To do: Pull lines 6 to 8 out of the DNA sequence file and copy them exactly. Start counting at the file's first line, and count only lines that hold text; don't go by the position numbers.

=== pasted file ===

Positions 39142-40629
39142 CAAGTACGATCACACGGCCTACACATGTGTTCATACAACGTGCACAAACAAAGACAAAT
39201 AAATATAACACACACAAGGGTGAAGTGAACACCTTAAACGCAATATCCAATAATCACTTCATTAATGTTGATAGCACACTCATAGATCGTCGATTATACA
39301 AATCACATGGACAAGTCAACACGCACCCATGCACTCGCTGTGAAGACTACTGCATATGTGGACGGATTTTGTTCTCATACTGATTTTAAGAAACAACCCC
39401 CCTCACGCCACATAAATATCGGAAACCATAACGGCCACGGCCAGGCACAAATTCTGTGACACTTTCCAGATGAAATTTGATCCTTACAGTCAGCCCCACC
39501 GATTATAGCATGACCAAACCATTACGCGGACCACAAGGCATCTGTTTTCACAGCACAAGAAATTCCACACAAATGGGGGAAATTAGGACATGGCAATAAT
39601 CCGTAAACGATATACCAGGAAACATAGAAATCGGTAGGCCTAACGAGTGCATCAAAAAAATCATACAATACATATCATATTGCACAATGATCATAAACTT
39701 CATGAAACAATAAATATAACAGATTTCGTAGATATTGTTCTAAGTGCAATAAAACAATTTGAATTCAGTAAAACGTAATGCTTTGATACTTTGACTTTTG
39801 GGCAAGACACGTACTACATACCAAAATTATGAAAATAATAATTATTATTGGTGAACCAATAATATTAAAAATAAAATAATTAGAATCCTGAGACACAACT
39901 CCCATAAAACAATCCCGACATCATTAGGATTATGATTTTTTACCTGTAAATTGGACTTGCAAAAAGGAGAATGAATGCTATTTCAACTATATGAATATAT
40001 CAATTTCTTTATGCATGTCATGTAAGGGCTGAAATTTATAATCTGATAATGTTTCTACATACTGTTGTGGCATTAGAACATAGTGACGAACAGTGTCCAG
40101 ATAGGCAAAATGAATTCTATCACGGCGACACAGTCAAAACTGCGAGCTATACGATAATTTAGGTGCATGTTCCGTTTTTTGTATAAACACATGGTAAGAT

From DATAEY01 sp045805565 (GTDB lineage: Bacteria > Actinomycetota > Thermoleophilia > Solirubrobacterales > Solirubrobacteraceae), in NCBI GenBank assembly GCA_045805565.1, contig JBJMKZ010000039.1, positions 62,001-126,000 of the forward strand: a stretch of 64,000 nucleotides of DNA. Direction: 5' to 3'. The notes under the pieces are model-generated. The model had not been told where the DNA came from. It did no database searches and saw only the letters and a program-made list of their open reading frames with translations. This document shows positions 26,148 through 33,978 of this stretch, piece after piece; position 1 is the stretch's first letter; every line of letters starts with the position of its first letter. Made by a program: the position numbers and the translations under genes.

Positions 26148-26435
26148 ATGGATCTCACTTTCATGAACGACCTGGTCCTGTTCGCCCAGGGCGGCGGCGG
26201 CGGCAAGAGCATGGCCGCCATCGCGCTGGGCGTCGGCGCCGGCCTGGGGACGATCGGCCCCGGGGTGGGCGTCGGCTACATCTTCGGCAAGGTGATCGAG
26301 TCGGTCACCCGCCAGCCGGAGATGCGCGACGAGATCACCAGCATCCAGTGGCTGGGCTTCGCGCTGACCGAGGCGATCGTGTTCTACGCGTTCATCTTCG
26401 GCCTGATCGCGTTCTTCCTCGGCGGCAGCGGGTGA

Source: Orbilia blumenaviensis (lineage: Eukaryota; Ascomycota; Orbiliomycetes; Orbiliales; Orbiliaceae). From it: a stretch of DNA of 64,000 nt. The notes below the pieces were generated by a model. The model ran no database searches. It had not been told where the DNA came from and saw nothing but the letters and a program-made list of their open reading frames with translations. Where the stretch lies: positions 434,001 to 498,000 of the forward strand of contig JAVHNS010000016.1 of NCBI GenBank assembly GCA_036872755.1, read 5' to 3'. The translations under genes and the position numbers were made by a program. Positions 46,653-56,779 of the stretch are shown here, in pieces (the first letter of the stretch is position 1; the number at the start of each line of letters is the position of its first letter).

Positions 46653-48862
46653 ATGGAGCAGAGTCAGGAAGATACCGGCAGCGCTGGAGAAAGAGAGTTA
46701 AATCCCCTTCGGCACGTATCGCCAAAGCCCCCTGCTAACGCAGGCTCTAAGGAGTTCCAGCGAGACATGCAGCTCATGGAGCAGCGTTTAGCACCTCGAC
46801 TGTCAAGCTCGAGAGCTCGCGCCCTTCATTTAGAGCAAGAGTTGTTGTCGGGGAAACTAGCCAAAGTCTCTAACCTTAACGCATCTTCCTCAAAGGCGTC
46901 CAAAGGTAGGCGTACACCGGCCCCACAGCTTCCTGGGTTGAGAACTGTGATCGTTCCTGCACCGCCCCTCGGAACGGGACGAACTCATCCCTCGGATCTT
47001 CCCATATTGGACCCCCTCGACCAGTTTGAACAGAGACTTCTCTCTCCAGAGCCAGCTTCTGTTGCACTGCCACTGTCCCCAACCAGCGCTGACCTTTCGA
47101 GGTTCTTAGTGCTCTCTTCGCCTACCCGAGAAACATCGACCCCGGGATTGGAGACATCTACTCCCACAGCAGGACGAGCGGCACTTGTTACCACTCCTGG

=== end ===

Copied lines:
39501 GATTATAGCATGACCAAACCATTACGCGGACCACAAGGCATCTGTTTTCACAGCACAAGAAATTCCACACAAATGGGGGAAATTAGGACATGGCAATAAT
39601 CCGTAAACGATATACCAGGAAACATAGAAATCGGTAGGCCTAACGAGTGCATCAAAAAAATCATACAATACATATCATATTGCACAATGATCATAAACTT
39701 CATGAAACAATAAATATAACAGATTTCGTAGATATTGTTCTAAGTGCAATAAAACAATTTGAATTCAGTAAAACGTAATGCTTTGATACTTTGACTTTTG